Earlier this week, I had an excellent Email question regarding a foodborne outbreak in the United States. You can read more about it here: Multistate Outbreak of Shiga toxin-producing Escherichia coli O121 Infections Linked to Flour

That’s Right…Flour

The question was simple enough. How can bacteria live in this environment? After all, one of the three needs for growth – water – is missing.

The premise makes perfect sense yet, once again, bacteria seem to know how to break the rules. Many species can indeed survive drier areas. When it comes to flour, E. coli can survive for over 6 months. If you don’t believe me, check out this report:

One section dealing with bacterial growth in various foods states:

Yersinia pseudotuberculosis, Salmonella enteritidis, and Escherichia coli O157:H7 can survive in flour and infant formula beyond 180 days. Survival in flour was best under refrigerated conditions.

The explanation behind this apparent paradox lies in the nature of the flour itself. While you might not see water, it is still there.


In almost all areas of the world, water exists in the air in the form of humidity. Materials, like foods, may also have water content in the form of vapour pressure. This can be measured and compared to the vapour pressure of distilled water. The result is known as water activity (aw).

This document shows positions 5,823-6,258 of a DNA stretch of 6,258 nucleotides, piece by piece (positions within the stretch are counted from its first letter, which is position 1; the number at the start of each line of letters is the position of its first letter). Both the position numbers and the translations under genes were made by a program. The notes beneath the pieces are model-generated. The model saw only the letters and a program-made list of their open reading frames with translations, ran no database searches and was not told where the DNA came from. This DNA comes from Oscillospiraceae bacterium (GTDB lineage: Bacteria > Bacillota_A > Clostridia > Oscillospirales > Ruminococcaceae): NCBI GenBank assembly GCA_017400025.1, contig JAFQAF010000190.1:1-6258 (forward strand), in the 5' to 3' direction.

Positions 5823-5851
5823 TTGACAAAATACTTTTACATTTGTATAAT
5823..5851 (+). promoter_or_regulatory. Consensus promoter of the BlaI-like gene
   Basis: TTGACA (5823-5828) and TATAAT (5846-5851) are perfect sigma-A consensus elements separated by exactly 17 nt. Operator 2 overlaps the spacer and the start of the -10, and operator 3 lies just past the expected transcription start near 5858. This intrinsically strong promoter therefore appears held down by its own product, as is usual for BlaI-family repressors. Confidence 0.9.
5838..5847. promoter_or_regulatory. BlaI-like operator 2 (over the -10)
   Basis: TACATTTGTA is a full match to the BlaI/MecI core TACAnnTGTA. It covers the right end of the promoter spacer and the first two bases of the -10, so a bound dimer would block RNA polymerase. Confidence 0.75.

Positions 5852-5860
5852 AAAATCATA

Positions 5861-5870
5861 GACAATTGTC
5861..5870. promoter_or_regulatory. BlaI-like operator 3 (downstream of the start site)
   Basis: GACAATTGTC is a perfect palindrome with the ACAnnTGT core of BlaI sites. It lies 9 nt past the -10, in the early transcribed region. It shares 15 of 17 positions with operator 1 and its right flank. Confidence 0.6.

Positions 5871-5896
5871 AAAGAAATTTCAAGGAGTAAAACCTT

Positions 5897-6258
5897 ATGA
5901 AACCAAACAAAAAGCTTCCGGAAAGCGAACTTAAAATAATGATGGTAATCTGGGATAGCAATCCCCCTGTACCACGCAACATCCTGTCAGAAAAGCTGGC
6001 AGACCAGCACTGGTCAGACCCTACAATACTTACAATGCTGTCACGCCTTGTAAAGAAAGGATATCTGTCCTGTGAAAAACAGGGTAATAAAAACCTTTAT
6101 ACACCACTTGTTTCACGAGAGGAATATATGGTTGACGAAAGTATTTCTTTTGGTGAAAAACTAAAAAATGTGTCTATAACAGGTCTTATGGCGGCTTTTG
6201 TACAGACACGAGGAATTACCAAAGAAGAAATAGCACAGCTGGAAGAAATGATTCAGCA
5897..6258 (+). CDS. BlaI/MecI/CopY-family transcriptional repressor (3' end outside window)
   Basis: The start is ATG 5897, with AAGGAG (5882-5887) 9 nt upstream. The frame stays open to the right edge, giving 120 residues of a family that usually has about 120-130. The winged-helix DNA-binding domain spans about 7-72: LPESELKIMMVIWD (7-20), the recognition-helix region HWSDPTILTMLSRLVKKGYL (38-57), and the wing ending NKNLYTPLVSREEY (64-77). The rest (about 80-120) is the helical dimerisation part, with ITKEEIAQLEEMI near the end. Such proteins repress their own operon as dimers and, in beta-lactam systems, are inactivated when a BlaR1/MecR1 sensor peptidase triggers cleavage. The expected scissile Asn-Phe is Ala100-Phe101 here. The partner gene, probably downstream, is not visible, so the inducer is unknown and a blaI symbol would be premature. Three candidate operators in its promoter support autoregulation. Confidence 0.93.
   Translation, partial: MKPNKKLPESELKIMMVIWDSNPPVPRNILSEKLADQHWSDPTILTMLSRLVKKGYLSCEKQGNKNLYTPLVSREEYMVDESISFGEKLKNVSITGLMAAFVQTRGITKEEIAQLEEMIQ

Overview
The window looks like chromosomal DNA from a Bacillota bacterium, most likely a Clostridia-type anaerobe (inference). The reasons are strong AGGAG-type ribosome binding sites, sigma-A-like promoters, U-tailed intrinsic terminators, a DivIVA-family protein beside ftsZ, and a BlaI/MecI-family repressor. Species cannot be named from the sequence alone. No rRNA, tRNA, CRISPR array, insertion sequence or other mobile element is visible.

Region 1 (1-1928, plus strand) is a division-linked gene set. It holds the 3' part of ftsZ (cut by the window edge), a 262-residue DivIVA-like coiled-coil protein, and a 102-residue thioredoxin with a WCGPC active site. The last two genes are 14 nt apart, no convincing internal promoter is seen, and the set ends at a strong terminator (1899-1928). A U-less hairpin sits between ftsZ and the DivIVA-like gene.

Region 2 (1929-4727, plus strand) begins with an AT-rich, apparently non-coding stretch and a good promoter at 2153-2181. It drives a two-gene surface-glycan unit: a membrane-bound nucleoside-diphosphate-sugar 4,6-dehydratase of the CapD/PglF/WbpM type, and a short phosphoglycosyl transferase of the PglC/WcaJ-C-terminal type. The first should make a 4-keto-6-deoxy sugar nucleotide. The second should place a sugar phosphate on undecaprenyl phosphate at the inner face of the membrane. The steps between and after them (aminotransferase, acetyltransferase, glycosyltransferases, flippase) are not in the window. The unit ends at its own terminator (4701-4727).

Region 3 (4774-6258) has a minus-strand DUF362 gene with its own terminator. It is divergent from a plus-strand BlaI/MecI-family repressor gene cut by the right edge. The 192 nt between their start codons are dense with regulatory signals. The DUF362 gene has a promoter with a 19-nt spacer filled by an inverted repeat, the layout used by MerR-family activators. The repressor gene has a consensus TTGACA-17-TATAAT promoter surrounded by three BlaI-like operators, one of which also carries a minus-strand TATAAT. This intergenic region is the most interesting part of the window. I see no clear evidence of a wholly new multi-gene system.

Water activity ranges from 0.0 (bone dry) to 1.0 (distilled water). In food safety, water activity is incredibly important as it can determine whether a product is at risk for microbial growth. For fungi, the activity needs to be above 0.7. For yeast, it’s 0.88. For mold, 0.80. As for bacteria, that number is 0.91.

Many food have been tested for their aw and lists now exist. One such example can be found at the FDA:

So, how does this relate to the flour outbreak? If the water activity was above that 0.91 threshold, then the bacteria would not only survive but also grow. If there were no antimicrobial steps in the processing stages, those bacteria would find their way into the food production chain and eventually to your counter.

As to whether water activity played a role in this particular outbreak, only further investigations will tell. There may have been other contamination events during the flour’s food continuum. But when it comes to the question at hand, as long as you have that water activity over 0.91, you can potentially have bacterial growth.